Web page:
Define a function

`zero?`

that expects a single number as an argument, and returns`'true`

if that number is`0`

, else returns`'false`

. Your solution should have a form something like this:`let zero? match lambda x. FILL_IN_THIS_PART in zero?`

You can use the

`if...then...else`

construction if you like, but it will make it easier to generalize to later problems if you use the`case EXPRESSION of PATTERN1 then RESULT1; PATTERN2 then RESULT2; ... end`

construction instead.Define a function

`empty?`

that expects a sequence of values as an argument (doesn't matter what type of values), and returns`'true`

if that sequence is the empty sequence`[]`

, else returns`'false`

. Here your solution should have a form something like this:`let empty? match lambda xs. case xs of FILL_IN_THIS_PART end in empty?`

Define a function

`tail`

that expects a sequence of values as an argument (doesn't matter what type of values), and returns that sequence with the first element (if any) stripped away. (Applying`tail`

to the empty sequence`[]`

can just give us back the empty sequence.)Define a function

`drop`

that expects two arguments, in the form (*number*,*sequence*), and works like this:`drop (0, [10, 20, 30]) # evaluates to [10, 20, 30] drop (1, [10, 20, 30]) # evaluates to [20, 30] drop (2, [10, 20, 30]) # evaluates to [30] drop (3, [10, 20, 30]) # evaluates to [] drop (4, [10, 20, 30]) # evaluates to []`

Your solution should have a form something like this:

`letrec drop match lambda (n, xs). FILL_IN_THIS_PART in drop`

What is the relation between

`tail`

and`drop`

?Define a function

`take`

that expects two arguments, in the same form as`drop`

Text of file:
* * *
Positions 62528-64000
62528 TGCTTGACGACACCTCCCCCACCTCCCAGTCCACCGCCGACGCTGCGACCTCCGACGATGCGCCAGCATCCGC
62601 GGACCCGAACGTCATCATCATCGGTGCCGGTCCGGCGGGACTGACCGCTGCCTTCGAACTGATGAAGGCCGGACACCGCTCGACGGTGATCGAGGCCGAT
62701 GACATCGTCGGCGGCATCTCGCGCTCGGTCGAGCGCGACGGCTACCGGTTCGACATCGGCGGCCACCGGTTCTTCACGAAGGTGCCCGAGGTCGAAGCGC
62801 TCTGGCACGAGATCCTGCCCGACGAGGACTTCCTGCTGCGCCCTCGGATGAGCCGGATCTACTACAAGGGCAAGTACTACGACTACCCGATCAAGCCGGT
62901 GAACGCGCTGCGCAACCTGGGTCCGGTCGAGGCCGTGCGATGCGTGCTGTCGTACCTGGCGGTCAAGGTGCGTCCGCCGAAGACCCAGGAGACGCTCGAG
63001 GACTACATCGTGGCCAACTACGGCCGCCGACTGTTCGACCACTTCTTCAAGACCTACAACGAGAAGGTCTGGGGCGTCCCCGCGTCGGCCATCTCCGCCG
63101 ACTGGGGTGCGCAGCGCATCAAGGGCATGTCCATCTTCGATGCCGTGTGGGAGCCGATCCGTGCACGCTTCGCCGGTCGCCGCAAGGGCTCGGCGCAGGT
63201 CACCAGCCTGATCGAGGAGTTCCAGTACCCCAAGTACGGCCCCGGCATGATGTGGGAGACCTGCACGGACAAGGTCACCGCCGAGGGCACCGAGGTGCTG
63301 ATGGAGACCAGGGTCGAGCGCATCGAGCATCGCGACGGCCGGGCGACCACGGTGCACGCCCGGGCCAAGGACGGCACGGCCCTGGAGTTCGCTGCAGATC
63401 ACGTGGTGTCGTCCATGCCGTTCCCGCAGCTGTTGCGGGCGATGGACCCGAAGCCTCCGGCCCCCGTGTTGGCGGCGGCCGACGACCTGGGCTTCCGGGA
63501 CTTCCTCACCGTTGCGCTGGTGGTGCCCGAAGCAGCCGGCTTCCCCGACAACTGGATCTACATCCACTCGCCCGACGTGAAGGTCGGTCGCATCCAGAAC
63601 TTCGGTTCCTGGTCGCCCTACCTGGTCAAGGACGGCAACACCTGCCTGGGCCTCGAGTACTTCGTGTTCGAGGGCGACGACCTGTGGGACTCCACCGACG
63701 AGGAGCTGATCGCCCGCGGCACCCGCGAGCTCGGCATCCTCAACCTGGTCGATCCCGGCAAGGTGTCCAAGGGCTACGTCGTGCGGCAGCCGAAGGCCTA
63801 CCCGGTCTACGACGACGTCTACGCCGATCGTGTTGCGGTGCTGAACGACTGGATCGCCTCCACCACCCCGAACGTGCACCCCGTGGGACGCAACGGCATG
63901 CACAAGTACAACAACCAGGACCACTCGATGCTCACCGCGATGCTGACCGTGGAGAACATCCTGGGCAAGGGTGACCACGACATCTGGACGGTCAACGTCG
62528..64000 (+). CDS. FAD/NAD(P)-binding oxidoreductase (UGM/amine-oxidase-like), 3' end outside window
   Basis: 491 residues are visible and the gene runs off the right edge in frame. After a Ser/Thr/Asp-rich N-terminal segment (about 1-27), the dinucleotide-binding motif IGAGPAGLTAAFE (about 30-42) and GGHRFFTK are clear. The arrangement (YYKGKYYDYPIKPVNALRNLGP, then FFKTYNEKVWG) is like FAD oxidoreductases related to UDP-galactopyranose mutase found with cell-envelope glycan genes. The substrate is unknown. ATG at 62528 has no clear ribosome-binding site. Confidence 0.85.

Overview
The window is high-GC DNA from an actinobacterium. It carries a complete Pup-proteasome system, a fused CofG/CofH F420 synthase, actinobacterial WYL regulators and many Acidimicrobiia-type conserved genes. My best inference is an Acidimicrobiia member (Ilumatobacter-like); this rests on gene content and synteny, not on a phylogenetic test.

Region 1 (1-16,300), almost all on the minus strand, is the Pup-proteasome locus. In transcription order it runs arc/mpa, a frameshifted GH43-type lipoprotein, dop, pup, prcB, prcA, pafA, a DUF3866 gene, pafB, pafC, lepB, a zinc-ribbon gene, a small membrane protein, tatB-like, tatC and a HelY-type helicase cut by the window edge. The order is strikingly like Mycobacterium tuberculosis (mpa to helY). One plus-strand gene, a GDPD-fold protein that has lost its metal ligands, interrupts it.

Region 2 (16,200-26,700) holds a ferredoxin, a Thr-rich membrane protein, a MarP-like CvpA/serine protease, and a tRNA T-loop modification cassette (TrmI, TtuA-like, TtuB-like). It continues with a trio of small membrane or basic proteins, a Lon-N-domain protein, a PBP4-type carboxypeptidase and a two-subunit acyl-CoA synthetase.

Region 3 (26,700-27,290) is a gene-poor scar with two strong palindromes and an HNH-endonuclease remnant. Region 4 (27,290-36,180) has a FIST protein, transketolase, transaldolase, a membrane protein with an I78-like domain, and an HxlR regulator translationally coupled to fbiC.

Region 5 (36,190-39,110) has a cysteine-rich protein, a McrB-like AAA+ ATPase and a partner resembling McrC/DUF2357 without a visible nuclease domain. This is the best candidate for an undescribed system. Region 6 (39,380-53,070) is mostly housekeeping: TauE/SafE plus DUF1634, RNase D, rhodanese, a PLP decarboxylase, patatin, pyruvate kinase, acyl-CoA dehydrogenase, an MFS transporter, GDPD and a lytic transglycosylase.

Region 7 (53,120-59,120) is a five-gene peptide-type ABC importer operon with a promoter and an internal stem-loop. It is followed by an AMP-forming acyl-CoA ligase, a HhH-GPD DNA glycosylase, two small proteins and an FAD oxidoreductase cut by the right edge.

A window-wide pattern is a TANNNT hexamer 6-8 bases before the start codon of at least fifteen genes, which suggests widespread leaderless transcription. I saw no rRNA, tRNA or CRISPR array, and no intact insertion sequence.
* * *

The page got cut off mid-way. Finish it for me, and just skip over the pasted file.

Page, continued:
, but works like this instead:`take (0, [10, 20, 30]) # evaluates to [] take (1, [10, 20, 30]) # evaluates to [10] take (2, [10, 20, 30]) # evaluates to [10, 20] take (3, [10, 20, 30]) # evaluates to [10, 20, 30] take (4, [10, 20, 30]) # evaluates to [10, 20, 30]`

Define a function

`split`

that expects two arguments, in the same form as`drop`

and`take`

, but this time evaluates to a pair of results. It works like this:`split (0, [10, 20, 30]) # evaluates to ([], [10, 20, 30]) split (1, [10, 20, 30]) # evaluates to ([10], [20, 30]) split (2, [10, 20, 30]) # evaluates to ([10, 20], [30]) split (3, [10, 20, 30]) # evaluates to ([10, 20, 30], []) split (4, [10, 20, 30]) # evaluates to ([10, 20, 30], [])`

Here's a way to answer this problem making use of your answers to previous questions:

`letrec drop match ... ; # as in problem 4 take match ... ; # as in problem 5 split match lambda (n, xs). let ys = take (n, xs); zs = drop (n, xs) in (ys, zs) in split`

However, we want you to instead write this function from scratch. The method displayed above would traverse the sequence (at least, its first

`n`

members)*twice*. Can you do it in a way that only traverses (that part of the) sequence once?Write a function

`filter`

that expects two arguments. The second argument will be a sequence`xs`

with elements of some type*t*, for example numbers. The first argument will be a function`p`

that itself expects arguments of type*t*and returns`'true`

or`'false`

. What`filter`

should return is a sequence that contains exactly those members of`xs`

for which`p`

returned`'true`

. For example, helping ourself to a function`odd?`

that works as you'd expect:`filter (odd?, [11, 12, 13, 14]) # evaluates to [11, 13] filter (odd?, [11]) # evaluates to [11] filter (odd?, [12, 14]) # evaluates to []`